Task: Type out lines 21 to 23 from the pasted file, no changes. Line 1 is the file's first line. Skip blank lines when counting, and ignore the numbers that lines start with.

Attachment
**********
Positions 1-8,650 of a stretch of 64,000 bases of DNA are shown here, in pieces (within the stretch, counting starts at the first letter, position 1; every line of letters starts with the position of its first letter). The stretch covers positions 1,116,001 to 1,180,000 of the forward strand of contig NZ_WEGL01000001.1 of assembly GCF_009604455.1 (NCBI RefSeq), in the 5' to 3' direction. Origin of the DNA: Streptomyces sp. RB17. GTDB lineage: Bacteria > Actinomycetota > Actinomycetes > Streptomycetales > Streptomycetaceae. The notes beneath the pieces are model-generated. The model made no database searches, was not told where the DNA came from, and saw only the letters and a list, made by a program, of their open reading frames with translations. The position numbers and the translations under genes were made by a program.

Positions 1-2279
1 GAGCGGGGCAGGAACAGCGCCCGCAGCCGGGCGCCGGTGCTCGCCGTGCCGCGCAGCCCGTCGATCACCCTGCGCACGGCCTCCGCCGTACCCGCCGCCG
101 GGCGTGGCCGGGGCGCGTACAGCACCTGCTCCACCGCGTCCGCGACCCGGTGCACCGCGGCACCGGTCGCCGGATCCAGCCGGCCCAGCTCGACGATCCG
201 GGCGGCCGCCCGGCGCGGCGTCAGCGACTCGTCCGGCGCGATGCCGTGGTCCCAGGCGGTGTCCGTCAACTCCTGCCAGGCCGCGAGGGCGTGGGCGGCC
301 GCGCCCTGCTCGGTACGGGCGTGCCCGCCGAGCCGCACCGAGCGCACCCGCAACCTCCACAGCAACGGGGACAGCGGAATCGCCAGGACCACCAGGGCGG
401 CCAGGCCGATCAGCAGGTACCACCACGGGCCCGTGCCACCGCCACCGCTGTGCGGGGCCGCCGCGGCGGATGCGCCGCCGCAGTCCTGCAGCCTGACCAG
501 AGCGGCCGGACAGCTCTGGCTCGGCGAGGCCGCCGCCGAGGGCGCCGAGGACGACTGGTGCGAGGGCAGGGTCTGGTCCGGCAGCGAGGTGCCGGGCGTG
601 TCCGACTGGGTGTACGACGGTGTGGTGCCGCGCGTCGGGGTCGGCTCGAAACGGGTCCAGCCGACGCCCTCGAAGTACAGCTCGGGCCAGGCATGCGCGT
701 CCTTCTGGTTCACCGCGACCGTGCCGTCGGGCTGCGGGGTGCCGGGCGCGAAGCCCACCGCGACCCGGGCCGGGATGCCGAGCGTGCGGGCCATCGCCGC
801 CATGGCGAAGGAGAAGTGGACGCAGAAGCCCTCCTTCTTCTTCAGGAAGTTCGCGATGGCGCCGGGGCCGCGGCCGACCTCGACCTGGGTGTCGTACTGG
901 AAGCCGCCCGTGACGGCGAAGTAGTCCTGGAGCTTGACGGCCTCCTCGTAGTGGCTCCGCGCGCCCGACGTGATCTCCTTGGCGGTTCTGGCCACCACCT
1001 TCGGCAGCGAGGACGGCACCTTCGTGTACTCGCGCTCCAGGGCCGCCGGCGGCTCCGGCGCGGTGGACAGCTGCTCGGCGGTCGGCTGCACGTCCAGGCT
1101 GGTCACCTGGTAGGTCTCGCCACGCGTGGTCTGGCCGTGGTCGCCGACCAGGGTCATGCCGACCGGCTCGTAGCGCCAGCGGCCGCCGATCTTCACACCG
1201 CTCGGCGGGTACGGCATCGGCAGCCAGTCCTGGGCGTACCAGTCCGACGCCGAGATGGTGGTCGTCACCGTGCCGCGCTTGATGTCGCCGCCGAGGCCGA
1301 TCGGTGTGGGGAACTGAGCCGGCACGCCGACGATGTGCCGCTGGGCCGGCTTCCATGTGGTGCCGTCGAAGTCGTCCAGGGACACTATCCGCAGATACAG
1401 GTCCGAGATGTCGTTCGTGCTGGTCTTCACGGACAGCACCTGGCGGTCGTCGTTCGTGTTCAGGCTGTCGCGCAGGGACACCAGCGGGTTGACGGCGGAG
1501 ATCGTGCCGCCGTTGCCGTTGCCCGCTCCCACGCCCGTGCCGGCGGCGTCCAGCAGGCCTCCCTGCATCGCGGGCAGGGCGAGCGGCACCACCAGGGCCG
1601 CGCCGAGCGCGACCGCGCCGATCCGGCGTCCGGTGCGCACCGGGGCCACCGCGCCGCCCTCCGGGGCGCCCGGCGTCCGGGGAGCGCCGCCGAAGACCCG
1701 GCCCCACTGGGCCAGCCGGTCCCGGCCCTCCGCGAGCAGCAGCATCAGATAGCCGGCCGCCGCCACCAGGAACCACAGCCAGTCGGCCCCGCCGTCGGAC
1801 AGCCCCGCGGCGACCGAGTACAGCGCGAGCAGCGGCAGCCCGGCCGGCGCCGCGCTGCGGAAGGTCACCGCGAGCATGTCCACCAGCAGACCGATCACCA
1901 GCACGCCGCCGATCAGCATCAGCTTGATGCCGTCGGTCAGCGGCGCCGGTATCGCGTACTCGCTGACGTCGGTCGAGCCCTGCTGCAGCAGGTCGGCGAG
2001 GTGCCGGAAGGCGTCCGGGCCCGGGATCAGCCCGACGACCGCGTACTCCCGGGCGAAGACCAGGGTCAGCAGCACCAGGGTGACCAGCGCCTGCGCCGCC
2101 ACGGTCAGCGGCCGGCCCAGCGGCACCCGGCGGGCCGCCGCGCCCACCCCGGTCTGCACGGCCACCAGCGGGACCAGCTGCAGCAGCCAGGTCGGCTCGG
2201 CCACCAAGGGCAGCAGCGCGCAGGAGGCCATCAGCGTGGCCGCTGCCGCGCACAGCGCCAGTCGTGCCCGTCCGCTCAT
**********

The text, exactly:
1801 AGCCCCGCGGCGACCGAGTACAGCGCGAGCAGCGGCAGCCCGGCCGGCGCCGCGCTGCGGAAGGTCACCGCGAGCATGTCCACCAGCAGACCGATCACCA
1901 GCACGCCGCCGATCAGCATCAGCTTGATGCCGTCGGTCAGCGGCGCCGGTATCGCGTACTCGCTGACGTCGGTCGAGCCCTGCTGCAGCAGGTCGGCGAG
2001 GTGCCGGAAGGCGTCCGGGCCCGGGATCAGCCCGACGACCGCGTACTCCCGGGCGAAGACCAGGGTCAGCAGCACCAGGGTGACCAGCGCCTGCGCCGCC